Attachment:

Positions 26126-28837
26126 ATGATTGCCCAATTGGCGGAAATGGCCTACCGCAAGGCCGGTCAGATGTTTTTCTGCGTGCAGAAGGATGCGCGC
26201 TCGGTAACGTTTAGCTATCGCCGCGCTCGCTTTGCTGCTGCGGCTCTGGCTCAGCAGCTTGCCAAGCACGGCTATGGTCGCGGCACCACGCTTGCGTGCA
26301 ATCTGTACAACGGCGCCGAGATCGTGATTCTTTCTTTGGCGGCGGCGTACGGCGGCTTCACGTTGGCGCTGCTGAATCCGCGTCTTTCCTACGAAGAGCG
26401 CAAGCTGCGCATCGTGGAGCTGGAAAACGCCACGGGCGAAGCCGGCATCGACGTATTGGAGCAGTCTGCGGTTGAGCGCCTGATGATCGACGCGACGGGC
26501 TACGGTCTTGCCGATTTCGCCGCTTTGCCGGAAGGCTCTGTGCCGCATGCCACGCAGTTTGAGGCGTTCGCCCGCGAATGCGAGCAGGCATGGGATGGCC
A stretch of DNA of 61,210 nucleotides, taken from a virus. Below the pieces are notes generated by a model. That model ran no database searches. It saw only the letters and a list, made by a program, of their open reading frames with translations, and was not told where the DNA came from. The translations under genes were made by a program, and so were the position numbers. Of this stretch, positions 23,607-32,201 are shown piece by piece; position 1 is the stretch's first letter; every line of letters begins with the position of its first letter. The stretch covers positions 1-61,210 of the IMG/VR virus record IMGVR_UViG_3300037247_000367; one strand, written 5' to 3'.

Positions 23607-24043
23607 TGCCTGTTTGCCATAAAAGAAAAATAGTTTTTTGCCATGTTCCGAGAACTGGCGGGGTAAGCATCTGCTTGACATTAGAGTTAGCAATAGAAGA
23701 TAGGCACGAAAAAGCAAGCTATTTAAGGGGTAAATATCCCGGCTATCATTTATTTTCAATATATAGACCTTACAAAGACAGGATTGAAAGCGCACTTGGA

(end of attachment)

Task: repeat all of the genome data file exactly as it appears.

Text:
Positions 26126-28837
26126 ATGATTGCCCAATTGGCGGAAATGGCCTACCGCAAGGCCGGTCAGATGTTTTTCTGCGTGCAGAAGGATGCGCGC
26201 TCGGTAACGTTTAGCTATCGCCGCGCTCGCTTTGCTGCTGCGGCTCTGGCTCAGCAGCTTGCCAAGCACGGCTATGGTCGCGGCACCACGCTTGCGTGCA
26301 ATCTGTACAACGGCGCCGAGATCGTGATTCTTTCTTTGGCGGCGGCGTACGGCGGCTTCACGTTGGCGCTGCTGAATCCGCGTCTTTCCTACGAAGAGCG
26401 CAAGCTGCGCATCGTGGAGCTGGAAAACGCCACGGGCGAAGCCGGCATCGACGTATTGGAGCAGTCTGCGGTTGAGCGCCTGATGATCGACGCGACGGGC
26501 TACGGTCTTGCCGATTTCGCCGCTTTGCCGGAAGGCTCTGTGCCGCATGCCACGCAGTTTGAGGCGTTCGCCCGCGAATGCGAGCAGGCATGGGATGGCC
A stretch of DNA of 61,210 nucleotides, taken from a virus. Below the pieces are notes generated by a model. That model ran no database searches. It saw only the letters and a list, made by a program, of their open reading frames with translations, and was not told where the DNA came from. The translations under genes were made by a program, and so were the position numbers. Of this stretch, positions 23,607-32,201 are shown piece by piece; position 1 is the stretch's first letter; every line of letters begins with the position of its first letter. The stretch covers positions 1-61,210 of the IMG/VR virus record IMGVR_UViG_3300037247_000367; one strand, written 5' to 3'.

Positions 23607-24043
23607 TGCCTGTTTGCCATAAAAGAAAAATAGTTTTTTGCCATGTTCCGAGAACTGGCGGGGTAAGCATCTGCTTGACATTAGAGTTAGCAATAGAAGA
23701 TAGGCACGAAAAAGCAAGCTATTTAAGGGGTAAATATCCCGGCTATCATTTATTTTCAATATATAGACCTTACAAAGACAGGATTGAAAGCGCACTTGGA